On Jack's archipelago
I wanted to thank Jack Ross for putting me on the same (web)page as that coolest of cool literary dudes, Hunter S Thompson. The inventor of gonzo journalism and I both decorate the blog that Jack has set up for the students of the Travel Writing Course he teaches at the Albanian campus of Massey University.
At the top of the page dedicated to the eleventh lecture of Jack's paper, the cigarette-slinging Thompson broods in black and white, during his expedition to a chemically enhanced Las Vegas; at the bottom, I peer through the windscreen of a 1994 Honda Integra at the rumpled green countryside west of Huntly. Hunter wears a hat because he's cool; I wear a hat because rain has blown in off the Tasman, and the roof of my vehicle is leaking. Jack presents us both as exponents of 'anti-travel', and brings Hackney perambulator Iain Sinclair and wannabe cosmonaut Daniel Kalder into the deal, as well.
With its pages of calm exegesis, its detailed but never pedantic bibliographies, and its carefully captioned illustrations, the blog for paper 139.326 will be useful to students inside and outside Massey. I hope that Jack's democratic spirit catches on amongst the academics who are still hiding their knowledge behind firewalls, and are thereby disenfranchising the communities they study.
Jack's travel writing site is only one island in an online archipelago that he has raised fussily but quietly over the past six years. As well as building sites for the various papers he teaches at Massey Albany - here's the blog for 139.123, or introduction to Creative Writing - Jack has recorded his own reading and writing on webpage after webpage.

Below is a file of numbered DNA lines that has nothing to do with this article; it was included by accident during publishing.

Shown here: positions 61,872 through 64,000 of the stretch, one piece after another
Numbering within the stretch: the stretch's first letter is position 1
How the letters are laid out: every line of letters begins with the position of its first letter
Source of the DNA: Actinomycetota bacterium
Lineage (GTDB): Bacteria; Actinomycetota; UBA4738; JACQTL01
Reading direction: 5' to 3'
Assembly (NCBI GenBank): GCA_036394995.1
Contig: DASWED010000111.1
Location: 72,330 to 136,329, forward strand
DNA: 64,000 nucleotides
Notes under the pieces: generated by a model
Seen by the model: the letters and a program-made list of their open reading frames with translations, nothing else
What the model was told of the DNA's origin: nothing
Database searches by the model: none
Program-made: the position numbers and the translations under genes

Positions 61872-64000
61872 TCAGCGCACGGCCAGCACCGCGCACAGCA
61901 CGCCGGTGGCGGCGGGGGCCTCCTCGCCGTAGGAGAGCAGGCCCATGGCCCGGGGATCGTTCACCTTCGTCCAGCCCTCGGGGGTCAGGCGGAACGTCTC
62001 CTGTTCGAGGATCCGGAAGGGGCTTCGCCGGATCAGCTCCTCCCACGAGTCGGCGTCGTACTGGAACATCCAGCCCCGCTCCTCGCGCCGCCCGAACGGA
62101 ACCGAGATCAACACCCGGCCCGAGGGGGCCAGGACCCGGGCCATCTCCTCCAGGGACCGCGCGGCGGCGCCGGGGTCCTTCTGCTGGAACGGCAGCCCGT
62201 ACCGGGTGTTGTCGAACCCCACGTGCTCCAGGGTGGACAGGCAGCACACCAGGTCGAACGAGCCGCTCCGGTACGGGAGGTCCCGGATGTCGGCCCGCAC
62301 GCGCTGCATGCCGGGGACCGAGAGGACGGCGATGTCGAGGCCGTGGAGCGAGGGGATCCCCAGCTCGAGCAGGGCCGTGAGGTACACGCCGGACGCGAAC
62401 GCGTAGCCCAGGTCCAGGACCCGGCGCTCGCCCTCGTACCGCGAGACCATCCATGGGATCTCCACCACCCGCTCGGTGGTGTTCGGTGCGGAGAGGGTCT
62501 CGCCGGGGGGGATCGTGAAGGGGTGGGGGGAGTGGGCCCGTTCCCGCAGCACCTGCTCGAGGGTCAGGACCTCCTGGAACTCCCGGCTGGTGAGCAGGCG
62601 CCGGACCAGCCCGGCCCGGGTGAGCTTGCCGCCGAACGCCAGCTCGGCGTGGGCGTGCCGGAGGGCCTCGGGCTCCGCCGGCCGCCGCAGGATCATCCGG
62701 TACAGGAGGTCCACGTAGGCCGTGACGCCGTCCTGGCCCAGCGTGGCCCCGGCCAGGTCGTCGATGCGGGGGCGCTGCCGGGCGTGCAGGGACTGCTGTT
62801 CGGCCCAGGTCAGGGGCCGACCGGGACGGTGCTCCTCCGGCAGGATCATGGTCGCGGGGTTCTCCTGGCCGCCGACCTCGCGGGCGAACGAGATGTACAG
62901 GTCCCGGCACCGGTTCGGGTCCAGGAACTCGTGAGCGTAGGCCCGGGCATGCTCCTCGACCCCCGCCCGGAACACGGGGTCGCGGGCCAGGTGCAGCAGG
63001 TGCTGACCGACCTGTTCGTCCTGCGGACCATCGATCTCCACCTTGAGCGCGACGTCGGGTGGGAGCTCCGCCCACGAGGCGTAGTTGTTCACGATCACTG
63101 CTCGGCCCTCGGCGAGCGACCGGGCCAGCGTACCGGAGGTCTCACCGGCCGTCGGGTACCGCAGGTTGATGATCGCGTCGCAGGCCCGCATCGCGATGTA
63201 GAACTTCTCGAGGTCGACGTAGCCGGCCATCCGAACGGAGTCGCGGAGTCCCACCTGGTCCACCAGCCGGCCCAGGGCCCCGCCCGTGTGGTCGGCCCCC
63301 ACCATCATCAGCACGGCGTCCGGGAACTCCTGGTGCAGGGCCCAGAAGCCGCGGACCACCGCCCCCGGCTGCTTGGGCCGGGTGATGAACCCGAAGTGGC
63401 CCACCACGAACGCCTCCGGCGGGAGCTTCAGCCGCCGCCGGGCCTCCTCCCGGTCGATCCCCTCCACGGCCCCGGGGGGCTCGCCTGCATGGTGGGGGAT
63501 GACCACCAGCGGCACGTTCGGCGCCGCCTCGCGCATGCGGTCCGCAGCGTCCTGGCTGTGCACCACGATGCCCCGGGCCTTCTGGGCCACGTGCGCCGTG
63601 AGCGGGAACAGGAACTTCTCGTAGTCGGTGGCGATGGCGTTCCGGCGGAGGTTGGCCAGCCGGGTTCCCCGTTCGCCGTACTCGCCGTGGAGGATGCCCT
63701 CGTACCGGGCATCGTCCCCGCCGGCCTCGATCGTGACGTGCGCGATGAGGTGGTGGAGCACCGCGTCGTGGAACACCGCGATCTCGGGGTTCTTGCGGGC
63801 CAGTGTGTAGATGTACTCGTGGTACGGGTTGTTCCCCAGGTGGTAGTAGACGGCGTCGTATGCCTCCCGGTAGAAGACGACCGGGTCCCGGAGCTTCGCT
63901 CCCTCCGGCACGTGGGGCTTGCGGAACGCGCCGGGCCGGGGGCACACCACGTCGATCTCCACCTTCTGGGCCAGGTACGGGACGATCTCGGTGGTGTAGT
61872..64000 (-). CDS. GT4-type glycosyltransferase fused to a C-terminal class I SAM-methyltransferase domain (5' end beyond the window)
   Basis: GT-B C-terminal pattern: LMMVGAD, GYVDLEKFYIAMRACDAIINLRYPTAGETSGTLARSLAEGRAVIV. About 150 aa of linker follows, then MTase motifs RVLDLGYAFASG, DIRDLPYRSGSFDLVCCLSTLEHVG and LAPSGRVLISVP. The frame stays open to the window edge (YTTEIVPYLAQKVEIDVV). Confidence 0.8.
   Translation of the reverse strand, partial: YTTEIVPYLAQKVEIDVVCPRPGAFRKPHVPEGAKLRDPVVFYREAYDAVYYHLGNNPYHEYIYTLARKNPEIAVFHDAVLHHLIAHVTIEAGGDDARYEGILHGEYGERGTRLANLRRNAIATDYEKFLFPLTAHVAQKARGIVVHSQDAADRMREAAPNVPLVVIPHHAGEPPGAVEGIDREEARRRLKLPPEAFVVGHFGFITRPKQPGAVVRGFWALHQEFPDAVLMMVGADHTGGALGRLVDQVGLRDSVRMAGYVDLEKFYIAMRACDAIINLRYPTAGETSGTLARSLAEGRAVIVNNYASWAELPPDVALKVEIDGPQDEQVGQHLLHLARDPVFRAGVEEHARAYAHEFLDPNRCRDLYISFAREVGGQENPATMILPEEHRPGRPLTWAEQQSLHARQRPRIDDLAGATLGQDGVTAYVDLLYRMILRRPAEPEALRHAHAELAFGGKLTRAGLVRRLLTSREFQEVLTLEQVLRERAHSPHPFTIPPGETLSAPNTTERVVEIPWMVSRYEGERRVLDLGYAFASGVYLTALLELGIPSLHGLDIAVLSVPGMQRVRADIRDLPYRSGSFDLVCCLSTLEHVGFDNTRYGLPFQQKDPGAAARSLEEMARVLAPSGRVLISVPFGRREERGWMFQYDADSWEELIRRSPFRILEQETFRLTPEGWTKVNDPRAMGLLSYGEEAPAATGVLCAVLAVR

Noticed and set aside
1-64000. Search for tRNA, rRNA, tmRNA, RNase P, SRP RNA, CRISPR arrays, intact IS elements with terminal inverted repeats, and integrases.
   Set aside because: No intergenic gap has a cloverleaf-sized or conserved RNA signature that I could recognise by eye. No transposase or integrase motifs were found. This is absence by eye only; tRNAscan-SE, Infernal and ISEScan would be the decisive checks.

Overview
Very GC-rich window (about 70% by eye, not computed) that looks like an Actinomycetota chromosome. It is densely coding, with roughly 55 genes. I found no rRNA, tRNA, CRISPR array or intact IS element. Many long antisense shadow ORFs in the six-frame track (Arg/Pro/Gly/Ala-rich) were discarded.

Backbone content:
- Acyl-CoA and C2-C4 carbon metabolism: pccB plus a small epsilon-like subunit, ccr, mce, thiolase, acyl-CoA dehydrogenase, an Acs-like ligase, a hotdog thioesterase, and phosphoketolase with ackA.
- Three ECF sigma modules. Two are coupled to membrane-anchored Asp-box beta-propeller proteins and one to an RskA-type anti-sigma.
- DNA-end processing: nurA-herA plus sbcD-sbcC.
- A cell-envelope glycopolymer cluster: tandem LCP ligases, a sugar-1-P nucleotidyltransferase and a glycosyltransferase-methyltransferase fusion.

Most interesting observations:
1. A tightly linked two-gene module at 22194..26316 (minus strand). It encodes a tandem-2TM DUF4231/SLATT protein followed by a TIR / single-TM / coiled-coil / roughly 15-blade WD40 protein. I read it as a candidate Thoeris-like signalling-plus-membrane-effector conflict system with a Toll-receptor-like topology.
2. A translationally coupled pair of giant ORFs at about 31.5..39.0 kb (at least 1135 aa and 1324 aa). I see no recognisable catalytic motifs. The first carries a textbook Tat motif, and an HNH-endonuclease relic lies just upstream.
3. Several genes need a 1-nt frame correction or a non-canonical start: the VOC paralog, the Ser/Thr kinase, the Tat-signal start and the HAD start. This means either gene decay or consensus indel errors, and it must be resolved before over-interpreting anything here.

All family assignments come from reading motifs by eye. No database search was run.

When Nigel Cross was made a Burns Fellow at Otago University at the end of the '50s he set out to write a novel, and reportedly kept students and staff up to date with his progress by posting charts recording his daily and weekly outputs of words on the door of his office. Anyone who visited the blog Jack named Eva Ave could have read his science fiction novel EMO as it grew, one post at a time, into something big and complex.
On the blog he has named A Gentle Madness, Jack documents his library with the sort of austere zeal that would have pleased Jorge Luis Borges. Clicking on the hyperlink for 'Bookcase F', I find myself browsing shelf after shelf of 'Spanish and Latin American Literature', and coming face to face with half-famous, half-forgotten modernists like Vicentre Huidobro and Cesar Vallejo. Another section of the site lists books that Jack would like to own.
There are, it seems, limits to the democratic impulse that has led Jack to make so much of his academic and creative writing available for free. A note on the preface page of A Gentle Madness explains that:
Requests for the loan of any of the books or materials listed here will not be entertained seriously. It seems most unlikely you won't be able to find a nearby public library which can obtain the titles you're searching for.
Fair enough. We can't expect Jack to do everything for us, can we?
[Posted by Scott Hamilton]